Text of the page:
Home heating costs are expected to rise this winter, but there are ways to keep your home warm without spending a small fortune. The following 10 tips can help you get more from every penny you spend on home heating by conserving the heat you already have and taking advantage of cheap or free heat you might not know is available.

Seal leaks

All you need to find the worst air leaks in your home is a stick of incense and some patience. Light the incense stick, and when it begins to smoke, use it as a magic wand of sorts to find leaks. Slowly move the incense stick around door frames and windows, and watch the smoke — anywhere an air leak exists, the smoke will shift direction. Once you find a leak, use weather stripping, caulk or spray insulation to seal it upIncense342

Change your air filter

If your furnace’s air filter is full of dirt, the furnace has to work harder to push air through it, which raises your heating bill. Change furnace filters regularly to keep your furnace functioning efficiently.

Lock your windows

Window-locking mechanisms generally pull moveable parts of the window together, partially or completely sealing any gaps that cold air might pass through.2

Use thermal curtains

Replace thin or lace curtains with thermal curtains, which are designed to help insulate the window against cold air. They require more up-front cost, but they can pay off in energy savings over time.

Harness the sun’s warmth

You don’t need high-tech, high-dollar solar cells to take advantage of the sun’s free energy. Let its warmth into your home on sunny days by pulling back the curtains on your south-facing windows.3

Install window insulation kits

Windows account for a lot of heat loss in homes. Inexpensive window insulation kits are available at hardware stores, and they’re easy to install. For less than $10 per window, you can create a new, shrink-wrapped (though temporary) barrier between your window panes and the harsh weather outdoors.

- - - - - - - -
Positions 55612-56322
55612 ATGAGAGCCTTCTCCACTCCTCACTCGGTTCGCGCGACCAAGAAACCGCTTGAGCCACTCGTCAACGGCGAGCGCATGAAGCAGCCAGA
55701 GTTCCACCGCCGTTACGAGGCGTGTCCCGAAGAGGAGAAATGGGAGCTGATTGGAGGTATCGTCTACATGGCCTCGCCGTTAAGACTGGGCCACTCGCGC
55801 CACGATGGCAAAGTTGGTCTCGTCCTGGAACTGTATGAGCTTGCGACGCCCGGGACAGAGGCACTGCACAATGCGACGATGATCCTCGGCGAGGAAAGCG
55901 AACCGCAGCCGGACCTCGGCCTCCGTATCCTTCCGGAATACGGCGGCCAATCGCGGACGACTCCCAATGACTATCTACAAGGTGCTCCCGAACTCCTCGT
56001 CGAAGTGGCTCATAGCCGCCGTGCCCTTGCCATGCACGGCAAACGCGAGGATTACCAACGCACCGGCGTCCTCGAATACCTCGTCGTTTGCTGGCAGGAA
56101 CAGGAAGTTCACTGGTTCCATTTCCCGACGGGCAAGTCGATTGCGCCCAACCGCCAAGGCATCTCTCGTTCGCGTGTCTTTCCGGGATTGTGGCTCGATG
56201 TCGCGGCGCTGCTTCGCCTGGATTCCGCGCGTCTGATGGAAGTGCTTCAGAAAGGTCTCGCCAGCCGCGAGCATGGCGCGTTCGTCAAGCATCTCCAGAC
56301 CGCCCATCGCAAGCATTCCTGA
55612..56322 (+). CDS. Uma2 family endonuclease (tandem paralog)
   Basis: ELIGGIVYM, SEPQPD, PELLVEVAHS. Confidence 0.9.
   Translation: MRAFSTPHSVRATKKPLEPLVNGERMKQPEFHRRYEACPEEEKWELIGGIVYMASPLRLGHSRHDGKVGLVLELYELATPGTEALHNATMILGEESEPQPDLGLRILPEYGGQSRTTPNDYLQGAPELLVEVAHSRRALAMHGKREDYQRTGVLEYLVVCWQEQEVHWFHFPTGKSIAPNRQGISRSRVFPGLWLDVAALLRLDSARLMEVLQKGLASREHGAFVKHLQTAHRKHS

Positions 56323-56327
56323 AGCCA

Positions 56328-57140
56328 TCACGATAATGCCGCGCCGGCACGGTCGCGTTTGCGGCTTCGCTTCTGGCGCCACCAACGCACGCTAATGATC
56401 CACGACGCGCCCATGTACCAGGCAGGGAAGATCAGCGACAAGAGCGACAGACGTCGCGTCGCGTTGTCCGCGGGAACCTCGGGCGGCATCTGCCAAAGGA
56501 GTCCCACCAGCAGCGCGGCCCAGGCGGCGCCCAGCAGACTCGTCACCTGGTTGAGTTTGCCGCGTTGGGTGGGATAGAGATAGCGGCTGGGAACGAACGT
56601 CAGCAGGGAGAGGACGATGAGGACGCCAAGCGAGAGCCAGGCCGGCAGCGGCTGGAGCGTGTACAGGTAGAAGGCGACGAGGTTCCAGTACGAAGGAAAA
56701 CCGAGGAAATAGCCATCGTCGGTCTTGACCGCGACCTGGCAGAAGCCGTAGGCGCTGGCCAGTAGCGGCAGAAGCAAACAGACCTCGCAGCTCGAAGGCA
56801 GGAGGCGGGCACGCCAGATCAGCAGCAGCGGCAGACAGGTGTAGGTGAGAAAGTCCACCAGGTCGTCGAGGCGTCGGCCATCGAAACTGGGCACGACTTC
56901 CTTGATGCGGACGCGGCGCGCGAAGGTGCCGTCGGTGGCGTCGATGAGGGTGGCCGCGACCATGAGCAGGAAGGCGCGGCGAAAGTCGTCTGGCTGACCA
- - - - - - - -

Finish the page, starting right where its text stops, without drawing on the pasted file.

Close off unused rooms

Don’t waste money by heating an unused room in the winter. Close the room’s heating vents (but leave the intake vents open, if there are any), and close the curtains and door. Put a rolled-up towel along the base of the door to prevent warm air from getting into the room. Finally, hang a sign on the door that says something like “Toxic Waste Storage — Do Not Enter” to make sure the rest of your family knows to keep that door closed and stay away. When you close off an unused room, you’re redirecting more heat to the rest of your home.

Reverse your ceiling fans

Warm air rises, and in the winter, you’ll want to redirect that warm air toward the floor. If you have ceiling fans, set them to rotate clockwise in the winter and they’ll keep that warmer air away from the ceiling.4

Add moisture to the air

Just like in summer, moist air feels warmer than dry air. A mister or humidifier can raise the moisture level in a room and make it feel warmer (and it can help you avoid dry, cracked skin and irritated sinuses).

Rearrange your furniture

Pull your sofa and chairs away from the walls and windows and create a closer, more intimate arrangement. This allows you to share some of your body heat, and the closeness just makes you feel warmer.5

You can find these and more money-saving home heating tips — as well as home heating safety information — in the free ebook “The Cure for the Common Cold Room”.

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